January 20, 2016

Connective tissue sheaths that bundle muscles together turn into hollow fibers when muscle injury occurs. These hollow fibers are known as ghost tissue. Research has shown that stem cells can be used to repair these muscles and build new tissue inside the hollow ghost fibers. Previously, it was known that stem cells could be used to heal muscles; researchers were just not aware how this took place until Micah Webster and a team of the Carnegie Institution for Science in Baltimore discovered that the stem cells used ghost fibers to complete this healing process.

Webster and his team used a microscopy technique to observe how stem cells rebuild damaged tissue in mice. The damage was caused by the venom of snakes. The undamaged stem cells used the hollow ghost muscle fiber to travel back and forth, spacing themselves out evenly and then replicating themselves to fill in the hollow fiber and create new muscle fibers. The stem cells did not move from one hollow fiber to another, but filled in hollow fibers that were connected to fibers that were intact.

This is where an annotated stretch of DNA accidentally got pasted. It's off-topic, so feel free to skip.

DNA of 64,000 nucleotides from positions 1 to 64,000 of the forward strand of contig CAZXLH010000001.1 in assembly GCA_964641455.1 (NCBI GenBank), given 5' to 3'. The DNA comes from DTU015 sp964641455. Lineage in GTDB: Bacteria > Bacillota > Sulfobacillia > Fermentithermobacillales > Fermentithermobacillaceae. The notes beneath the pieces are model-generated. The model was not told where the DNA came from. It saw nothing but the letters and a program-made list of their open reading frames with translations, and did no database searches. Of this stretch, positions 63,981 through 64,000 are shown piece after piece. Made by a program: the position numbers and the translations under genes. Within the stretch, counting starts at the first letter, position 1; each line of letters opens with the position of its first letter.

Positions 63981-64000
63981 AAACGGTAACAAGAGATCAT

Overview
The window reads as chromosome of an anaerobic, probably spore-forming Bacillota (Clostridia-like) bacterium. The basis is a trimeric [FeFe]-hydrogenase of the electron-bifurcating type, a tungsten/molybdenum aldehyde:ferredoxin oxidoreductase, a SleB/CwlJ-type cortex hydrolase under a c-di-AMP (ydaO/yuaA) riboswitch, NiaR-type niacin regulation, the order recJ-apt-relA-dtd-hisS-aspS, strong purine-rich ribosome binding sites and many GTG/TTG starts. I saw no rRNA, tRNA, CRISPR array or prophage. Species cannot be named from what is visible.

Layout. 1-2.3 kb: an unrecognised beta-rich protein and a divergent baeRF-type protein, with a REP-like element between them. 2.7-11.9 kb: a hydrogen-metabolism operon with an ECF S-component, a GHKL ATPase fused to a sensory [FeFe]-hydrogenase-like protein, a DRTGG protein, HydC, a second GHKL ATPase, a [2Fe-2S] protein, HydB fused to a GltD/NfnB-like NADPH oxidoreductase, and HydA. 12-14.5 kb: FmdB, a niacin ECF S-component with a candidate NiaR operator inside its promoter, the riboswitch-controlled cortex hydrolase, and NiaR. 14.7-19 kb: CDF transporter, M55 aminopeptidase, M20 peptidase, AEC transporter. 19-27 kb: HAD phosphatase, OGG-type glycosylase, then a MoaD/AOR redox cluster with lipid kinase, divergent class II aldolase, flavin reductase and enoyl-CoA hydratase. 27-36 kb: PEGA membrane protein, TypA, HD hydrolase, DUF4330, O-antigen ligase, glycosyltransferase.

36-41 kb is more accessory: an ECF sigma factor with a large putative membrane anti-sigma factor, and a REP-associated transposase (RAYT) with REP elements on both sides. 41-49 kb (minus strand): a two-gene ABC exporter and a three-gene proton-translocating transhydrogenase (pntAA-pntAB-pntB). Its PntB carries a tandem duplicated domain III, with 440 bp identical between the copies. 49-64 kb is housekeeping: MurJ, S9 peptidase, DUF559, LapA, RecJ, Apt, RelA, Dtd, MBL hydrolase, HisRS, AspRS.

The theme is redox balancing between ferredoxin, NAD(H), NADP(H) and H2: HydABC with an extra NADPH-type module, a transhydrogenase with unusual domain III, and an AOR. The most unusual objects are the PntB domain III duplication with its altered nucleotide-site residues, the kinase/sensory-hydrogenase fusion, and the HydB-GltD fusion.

Researchers often use mice models to investigate how stem cells repair and heal the body before the same tests are conducted in humans. This positive interaction shows that stem cells could possibly use ghost fibers to restore damaged tissue in humans. Scientists could utilize this in humans by creating artificial ghost fibers to heal injuries where a person has lost entire chunks of muscles, such as soldiers who are wounded by explosives in combat.

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